3. @Patrick, just one note — usability? What is the meaning of purple rectangle? Or yellow triangle? Or white circle?

    You don’t know? How is this possible? After all it is exactly what Apple did with their “properly defined design principles”. They violated the very basic principle of usability “principle of least surprise”.

    What about noticing, that the folder content has 2 groups of items — files and directories. Somehow Apple missed that when designing their file manager.

    What about changing the size of the window the way user wishes to — like maximizing it. Oh, missing feature, for Apple maximizing is resizing to half of the screen.

    Installing software might be better than Windows, but it is a joke comparing to Linux packaging system (all I have to do is mark the package, that’s it — no dragging some files, no configuring it right at the start).

    Sure, MacOSX is cute as sweetest candy, but cuteness is not usability. And thus I removed MacOSX from my Mac and installed openSUSE.

    (I don’t even start talking about broken design of the hardware itself, like removing RMB while at the same time requesting for RMB actions. Or having TWO usb ports on the LEFT side of 15″ laptop. You see USB port is so huge it cannot fit at the right side).


  4. @Blades,

    “smartphones have been around for a long time before apple, as have touch-screen phones, icon-driven interfaces, app stores, and all the rest.”

    Names and dates, please.


  5. @macias

    honestly, have you never heard of google?

    but seen as you can’t be bothered, try 1992 when the IBM Simon was conceived as the first touch screen mobile phone. not long after that, was the iPaq, and palm and htc all had devices not long afterwards. capacitive touch screens themselves were around in 1965, and multi-touch was around in 1984 in bell labs. incidentally, the Simon had the ability to dial a phone number when it was typed into an email viewed to the phone by clicking on it. sound familiar? hell, the lg prada was released the year before the iPhone and was almost identical in terms of functionality and looks.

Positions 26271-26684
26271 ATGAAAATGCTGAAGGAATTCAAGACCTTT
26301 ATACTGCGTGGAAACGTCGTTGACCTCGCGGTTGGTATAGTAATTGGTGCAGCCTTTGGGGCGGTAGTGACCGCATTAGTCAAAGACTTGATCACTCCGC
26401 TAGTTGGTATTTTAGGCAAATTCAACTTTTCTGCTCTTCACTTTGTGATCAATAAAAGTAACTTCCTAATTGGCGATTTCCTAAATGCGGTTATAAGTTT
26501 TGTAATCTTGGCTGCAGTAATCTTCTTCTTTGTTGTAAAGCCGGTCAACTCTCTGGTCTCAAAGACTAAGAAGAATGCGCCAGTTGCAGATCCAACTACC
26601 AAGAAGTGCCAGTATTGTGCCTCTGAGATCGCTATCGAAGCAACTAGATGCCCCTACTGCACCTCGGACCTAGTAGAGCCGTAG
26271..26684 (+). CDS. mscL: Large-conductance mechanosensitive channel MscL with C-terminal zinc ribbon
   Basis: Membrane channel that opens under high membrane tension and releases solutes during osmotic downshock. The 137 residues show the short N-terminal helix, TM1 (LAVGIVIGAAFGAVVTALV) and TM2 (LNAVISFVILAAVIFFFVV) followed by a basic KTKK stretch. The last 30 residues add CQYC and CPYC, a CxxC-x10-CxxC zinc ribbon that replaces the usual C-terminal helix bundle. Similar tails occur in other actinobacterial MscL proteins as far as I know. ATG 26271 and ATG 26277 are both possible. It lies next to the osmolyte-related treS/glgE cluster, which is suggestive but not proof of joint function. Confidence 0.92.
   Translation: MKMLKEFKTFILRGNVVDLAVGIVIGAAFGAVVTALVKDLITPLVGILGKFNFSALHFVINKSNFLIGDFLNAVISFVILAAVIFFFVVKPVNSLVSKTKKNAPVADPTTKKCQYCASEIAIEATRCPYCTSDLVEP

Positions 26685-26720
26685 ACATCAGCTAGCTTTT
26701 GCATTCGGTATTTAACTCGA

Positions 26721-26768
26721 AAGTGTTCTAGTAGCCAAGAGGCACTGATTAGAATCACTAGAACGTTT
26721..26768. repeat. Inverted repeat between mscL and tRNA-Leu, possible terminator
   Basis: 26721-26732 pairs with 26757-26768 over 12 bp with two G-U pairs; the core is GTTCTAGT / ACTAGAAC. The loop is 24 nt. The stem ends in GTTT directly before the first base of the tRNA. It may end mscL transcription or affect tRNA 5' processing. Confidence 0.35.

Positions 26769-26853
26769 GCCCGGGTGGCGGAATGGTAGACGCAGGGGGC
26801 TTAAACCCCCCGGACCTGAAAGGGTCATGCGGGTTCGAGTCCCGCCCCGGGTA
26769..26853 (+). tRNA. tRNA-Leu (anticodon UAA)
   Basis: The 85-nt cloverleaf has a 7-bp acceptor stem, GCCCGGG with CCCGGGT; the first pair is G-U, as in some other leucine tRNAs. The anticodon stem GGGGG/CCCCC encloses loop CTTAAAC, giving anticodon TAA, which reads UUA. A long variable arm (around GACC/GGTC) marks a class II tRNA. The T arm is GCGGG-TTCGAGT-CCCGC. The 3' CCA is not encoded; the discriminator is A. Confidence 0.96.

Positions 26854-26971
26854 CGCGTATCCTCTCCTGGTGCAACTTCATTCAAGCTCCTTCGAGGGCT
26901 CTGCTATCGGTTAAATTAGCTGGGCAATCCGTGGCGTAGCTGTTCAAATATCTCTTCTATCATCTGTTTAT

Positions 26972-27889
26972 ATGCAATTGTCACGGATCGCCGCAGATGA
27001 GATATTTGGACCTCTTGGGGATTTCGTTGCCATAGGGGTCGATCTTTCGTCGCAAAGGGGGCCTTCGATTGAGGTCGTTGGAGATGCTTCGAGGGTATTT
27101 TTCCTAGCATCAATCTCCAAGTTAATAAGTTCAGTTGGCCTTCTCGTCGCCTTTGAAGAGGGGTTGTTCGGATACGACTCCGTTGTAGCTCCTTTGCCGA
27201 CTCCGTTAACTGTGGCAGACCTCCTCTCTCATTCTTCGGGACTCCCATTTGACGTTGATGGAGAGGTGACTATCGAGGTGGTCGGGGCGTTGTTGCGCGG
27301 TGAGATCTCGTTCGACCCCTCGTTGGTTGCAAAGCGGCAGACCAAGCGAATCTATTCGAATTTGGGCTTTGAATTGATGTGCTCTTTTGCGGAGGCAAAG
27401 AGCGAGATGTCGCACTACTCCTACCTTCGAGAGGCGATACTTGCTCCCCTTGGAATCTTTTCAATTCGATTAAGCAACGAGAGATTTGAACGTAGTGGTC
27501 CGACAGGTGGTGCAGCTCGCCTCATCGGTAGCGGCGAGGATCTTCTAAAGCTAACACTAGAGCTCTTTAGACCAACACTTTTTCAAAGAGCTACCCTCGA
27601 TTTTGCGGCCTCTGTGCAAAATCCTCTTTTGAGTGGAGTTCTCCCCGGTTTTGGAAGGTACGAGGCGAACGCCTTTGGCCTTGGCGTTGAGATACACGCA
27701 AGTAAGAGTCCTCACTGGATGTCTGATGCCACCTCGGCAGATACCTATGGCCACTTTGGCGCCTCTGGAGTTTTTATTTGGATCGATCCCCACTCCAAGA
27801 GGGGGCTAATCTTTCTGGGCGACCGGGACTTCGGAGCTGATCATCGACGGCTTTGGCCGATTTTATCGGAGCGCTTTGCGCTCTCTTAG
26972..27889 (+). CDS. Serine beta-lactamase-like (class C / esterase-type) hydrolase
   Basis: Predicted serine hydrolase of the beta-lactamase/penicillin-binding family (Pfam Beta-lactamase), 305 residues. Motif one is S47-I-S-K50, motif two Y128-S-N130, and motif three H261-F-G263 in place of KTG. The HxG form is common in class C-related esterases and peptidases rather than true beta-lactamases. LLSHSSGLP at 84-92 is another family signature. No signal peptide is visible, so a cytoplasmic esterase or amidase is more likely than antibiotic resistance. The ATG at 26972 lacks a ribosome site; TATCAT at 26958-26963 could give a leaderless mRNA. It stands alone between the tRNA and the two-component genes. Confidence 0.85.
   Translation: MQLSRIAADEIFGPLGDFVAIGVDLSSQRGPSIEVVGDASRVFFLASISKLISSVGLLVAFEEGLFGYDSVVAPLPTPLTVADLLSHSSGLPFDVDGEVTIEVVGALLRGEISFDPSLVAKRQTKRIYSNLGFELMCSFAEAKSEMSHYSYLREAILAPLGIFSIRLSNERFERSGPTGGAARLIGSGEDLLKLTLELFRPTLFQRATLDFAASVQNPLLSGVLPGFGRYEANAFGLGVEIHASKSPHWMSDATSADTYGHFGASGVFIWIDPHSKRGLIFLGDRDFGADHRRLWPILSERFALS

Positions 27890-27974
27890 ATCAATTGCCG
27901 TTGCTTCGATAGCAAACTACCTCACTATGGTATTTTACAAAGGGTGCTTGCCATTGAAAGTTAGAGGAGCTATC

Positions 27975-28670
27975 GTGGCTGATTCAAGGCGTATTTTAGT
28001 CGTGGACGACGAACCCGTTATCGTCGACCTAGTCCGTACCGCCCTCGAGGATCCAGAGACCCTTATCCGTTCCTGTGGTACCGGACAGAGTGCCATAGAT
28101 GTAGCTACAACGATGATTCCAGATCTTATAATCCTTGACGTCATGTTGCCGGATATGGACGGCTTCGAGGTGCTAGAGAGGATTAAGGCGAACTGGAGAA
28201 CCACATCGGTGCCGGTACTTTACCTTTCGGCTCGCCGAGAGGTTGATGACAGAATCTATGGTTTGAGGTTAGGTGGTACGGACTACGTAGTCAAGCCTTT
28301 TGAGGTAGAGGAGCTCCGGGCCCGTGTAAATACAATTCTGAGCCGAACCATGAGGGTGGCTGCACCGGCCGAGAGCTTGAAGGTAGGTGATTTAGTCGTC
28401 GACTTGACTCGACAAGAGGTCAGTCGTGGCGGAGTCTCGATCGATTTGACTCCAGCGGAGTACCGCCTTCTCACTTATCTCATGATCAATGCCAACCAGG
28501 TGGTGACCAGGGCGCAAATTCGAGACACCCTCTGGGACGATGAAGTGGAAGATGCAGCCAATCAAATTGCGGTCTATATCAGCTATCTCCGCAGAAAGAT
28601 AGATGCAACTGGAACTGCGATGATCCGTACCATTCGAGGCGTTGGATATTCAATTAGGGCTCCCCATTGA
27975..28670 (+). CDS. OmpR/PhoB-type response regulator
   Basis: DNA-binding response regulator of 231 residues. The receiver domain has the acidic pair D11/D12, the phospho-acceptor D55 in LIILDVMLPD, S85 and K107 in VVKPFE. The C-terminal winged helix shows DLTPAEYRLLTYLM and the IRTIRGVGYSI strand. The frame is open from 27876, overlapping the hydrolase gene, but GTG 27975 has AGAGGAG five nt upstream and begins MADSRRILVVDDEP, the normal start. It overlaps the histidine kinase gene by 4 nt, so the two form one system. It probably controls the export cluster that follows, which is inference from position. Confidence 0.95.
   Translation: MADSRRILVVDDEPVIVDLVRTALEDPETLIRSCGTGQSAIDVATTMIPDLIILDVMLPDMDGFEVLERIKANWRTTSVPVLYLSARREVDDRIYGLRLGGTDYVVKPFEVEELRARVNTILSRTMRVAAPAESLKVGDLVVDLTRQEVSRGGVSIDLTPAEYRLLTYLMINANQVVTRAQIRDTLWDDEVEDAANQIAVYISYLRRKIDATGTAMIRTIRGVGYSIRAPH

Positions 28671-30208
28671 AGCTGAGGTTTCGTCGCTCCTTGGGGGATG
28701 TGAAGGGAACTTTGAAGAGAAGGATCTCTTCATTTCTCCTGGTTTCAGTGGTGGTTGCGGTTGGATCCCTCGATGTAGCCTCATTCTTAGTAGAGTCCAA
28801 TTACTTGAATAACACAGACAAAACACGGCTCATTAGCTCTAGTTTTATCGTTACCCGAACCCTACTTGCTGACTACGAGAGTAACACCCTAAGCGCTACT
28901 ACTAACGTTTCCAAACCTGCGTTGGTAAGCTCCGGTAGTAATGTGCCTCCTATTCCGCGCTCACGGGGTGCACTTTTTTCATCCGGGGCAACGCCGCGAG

icon-driven interfaces first appeared on the Xerox Parc in 1973. most modern phone icon interfaces can probably be traced back to sony’s early colour models (e.g. k800) which pre-date apple’s devices considerably.

    as for app stores – try practically every smartphone platform prior to apple, such as symbian. danger os had an os-native app store in 2002, but 3rd part stores were available in the late 90s.

    apple did not and have not created anything new. what they have done is recombined and repackaged effectively, taken advantage of technology, dumbed it down to make it mass-market accessible, and marketed superbly. i’m more than happy for them to do this – provided that they don’t attempt to litigate other companies or stifle ‘innovation’ using patents on ideas that they stole themselves.


  6. @Blades, of course I heard of google. I also heard about “discussion merits” — in short facts matter.

    Now, thank you for those examples (no irony here), you see it is really great read (what you just wrote), and it gives way better perspective. And _now_ you convinced me to your original thesis.


  7. I do not, nor will I ever, have in my possession any Apple product. As much as I dislike Microsoft (by their predatory nature) they are saints in comparison to Apple’s “stifle competition” nature. What goes around, comes around and I hope not too late.


  8. Yep Mac OS X is not devoid of its problems, and when it comes to developing my applications (apart from Android development which works great in OS X) i use Arch. Still having studied usability design as part of my degree Mac OS X (back then anyway) ticked *most* of the boxes.

    I owned one of the touch screen, icon driven smartphones which existed before the iPhone and i am safe to say that it was the biggest pile ever and when the iPod touch came alone (before the iPhone) the technologies where *lightyears* ahead of the competition at that time. So much so that when the 3gs was about, most Android phones where still catching up to the 1st gen iPhone (by the admission of the tech journalists, not mine).